We essentially re-recorded the stuff that couldn’t be salvaged from the originals because of various problems, either from a performance point of view (timing, tuning, etc.) or issues with how the sounds themselves were recorded. Pretty much none of the drums or guitars could be used, unfortunately, so they were all entirely recorded again. A great deal of the original bass was able to be dropped in, as well as lead and backing vocals for nearly all of the material. We added in literally hundreds of extra vocal parts and new keyboard and orchestration arrangements and sound effects to replace the dated sounds on the originals.
The exception to this is “The Final Chapter” where we did use most of the original tracks since they were done in such a way that we could bring them into line with the re-recordings. Even on that album, however, we added many dozens of new vocal parts and even a live string section.
Aside from the current LORD band, these albums have our ex-drummer Tim Yatras performing all of the drum parts (an incredible effort considering how much material there was!) and Juz came in to recreate his bassline on the song “Wake Up.”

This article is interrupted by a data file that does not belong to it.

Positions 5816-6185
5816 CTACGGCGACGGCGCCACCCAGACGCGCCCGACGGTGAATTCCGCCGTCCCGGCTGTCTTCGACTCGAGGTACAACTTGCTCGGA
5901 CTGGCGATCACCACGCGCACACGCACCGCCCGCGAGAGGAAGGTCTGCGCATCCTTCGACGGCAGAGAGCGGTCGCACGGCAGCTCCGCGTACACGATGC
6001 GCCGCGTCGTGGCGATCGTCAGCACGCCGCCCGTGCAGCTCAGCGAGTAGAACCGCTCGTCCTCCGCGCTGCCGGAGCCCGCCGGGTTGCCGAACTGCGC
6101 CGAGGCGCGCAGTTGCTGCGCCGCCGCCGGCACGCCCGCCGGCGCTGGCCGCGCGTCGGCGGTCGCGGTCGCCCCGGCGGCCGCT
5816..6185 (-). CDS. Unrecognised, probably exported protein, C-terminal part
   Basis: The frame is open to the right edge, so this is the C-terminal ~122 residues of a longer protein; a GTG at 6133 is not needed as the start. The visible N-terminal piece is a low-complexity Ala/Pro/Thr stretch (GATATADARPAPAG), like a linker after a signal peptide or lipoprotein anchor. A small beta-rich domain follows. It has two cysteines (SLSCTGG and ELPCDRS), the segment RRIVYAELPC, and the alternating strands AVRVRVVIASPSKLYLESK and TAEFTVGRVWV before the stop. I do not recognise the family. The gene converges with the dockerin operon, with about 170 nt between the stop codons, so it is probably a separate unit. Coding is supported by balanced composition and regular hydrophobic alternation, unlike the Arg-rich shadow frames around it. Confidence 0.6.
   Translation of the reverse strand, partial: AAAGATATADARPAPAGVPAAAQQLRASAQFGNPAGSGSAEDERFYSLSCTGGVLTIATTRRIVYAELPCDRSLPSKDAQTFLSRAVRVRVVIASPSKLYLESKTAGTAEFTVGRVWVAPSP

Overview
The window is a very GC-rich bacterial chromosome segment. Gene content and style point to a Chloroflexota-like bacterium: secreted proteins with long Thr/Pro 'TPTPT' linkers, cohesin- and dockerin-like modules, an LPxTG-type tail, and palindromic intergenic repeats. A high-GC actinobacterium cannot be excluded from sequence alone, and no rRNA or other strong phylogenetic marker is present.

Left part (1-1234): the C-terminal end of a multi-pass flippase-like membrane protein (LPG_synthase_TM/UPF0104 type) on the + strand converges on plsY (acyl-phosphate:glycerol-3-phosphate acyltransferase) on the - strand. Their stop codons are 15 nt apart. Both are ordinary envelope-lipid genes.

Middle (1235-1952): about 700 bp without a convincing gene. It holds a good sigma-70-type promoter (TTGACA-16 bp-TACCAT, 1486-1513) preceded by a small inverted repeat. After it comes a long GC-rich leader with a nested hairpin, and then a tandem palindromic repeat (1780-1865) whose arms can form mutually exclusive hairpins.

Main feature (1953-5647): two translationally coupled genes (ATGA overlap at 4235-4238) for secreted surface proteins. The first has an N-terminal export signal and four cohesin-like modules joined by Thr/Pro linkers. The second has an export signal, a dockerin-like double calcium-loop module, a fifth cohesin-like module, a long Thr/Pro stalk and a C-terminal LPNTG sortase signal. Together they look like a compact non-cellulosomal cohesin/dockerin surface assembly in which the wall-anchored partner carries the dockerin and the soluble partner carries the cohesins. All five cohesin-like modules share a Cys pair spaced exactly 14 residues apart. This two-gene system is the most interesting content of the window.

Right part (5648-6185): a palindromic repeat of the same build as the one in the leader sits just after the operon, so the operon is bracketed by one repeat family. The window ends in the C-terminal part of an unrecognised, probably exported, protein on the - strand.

Q. Why isn’t “X” member on these albums?
As these re-recordings are there as a tribute to the amazing writing of past members, we invited everyone who has written and performed on an official release to be a part of this box set. That’s not to say that non-writers / official album performers weren’t important to the band’s history or evolution — quite the contrary, some of those members are literally family and everyone from the first line up of myself, Eddie, Ian, Jason, Randall and Carolyn up to the last line up with Stu, Glenn and TY is very important to the band’s story — but that’s not the point of what this release is about; it’s a celebration of the writers over the Dungeon era first and foremost.
We reached out to every one of the past writers / performers and aside from TY and Juz, all declined to appear for various reasons, mostly due to the logistics of getting back up to peak playing ability after so long away from the band and getting access to a studio to record their parts properly. Whatever the reason, we respect their decision and wish them nothing but the best. As it is, the great bulk of Dakk’s bass on “A Rise To Power” was able to be used, Stevo’s drums on the “A Rise To Power (Reprise)” track was saved, and every member’s vocals appear at some stage in the choirs or crowd shouts.